This notebook is meant to be run locally while the Flask server is serving on localhost:5000 of the same machine. In this notebook, you see how a pretrained model is loaded, along with the raw input data used to train the model. You can see how the model is processed to return the results provided in the REST endpoint, and explore variables. You also see how the Python request library is used to make REST calls, and compare your results from the server to those you computed directly.

Understanding the model training and development with a notebook

Now, let’s take a look at how the model is trained.

The Bias Detection Engine

The criminal justice system is a complex system of states, as shown in the following figure. While the REST endpoints provide a simple measure, it only covers those who actually are convicted and sentenced. In reality, there are many other states that a person might go through after arrest, along with decisions that are made (such as plea bargains) that affect the person’s fate. An analysis of this process reveals that many Black people and other people of color are disproportionately treated with lower favor at nearly every step of the process.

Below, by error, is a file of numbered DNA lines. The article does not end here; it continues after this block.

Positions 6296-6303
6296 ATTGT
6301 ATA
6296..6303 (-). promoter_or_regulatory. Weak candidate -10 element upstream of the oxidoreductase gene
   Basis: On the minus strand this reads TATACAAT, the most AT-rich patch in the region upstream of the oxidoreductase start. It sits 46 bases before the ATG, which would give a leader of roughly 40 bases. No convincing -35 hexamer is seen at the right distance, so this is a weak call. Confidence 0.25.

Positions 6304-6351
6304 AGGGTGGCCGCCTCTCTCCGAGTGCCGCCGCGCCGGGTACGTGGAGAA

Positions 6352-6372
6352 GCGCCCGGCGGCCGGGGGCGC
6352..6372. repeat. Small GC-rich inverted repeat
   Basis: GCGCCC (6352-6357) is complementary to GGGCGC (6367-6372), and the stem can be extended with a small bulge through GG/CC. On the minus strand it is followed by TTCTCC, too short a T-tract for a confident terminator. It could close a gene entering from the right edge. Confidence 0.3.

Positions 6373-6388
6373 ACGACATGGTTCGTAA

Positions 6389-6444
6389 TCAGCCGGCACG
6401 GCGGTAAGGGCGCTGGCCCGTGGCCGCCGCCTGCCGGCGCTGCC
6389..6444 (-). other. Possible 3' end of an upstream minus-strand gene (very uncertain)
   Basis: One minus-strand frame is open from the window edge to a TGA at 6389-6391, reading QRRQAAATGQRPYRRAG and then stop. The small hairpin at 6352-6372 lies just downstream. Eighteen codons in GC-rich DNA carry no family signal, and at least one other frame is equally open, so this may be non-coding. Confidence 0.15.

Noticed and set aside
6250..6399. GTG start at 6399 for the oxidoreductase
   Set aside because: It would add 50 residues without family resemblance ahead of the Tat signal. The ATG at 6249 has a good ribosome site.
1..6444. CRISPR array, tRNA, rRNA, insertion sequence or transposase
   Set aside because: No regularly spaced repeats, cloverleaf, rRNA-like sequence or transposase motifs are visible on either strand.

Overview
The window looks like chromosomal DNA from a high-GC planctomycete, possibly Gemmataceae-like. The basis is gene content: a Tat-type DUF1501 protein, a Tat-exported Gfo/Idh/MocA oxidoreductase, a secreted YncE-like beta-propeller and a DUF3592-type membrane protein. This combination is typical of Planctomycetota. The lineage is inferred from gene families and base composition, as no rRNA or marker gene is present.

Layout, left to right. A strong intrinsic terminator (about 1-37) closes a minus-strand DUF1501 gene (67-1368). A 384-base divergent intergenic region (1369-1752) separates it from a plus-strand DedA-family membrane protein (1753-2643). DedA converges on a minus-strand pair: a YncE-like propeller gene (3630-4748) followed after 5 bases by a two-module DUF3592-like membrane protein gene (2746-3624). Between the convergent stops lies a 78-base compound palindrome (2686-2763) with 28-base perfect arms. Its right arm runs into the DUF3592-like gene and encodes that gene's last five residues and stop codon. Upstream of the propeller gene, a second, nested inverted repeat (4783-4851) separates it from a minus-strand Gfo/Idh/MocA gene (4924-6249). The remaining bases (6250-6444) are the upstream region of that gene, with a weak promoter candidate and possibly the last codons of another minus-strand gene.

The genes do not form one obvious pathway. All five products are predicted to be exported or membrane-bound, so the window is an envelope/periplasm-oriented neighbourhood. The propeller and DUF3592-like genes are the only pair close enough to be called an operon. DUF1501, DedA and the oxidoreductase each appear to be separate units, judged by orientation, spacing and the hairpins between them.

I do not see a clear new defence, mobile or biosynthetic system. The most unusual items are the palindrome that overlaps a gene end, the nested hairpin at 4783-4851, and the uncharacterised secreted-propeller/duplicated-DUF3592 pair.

To understand more about this analysis, review the Bias Detection Engine Demo, which is developed from a simulated version of data obtained from the United States Sentencing Commission. The guidelines are generated by the recommendations of the Sentencing Commission and are determined by the nature and severity of the crime. See Drug Trafficking Data for a discussion of how the data set is generated, along with the sentencing guidelines.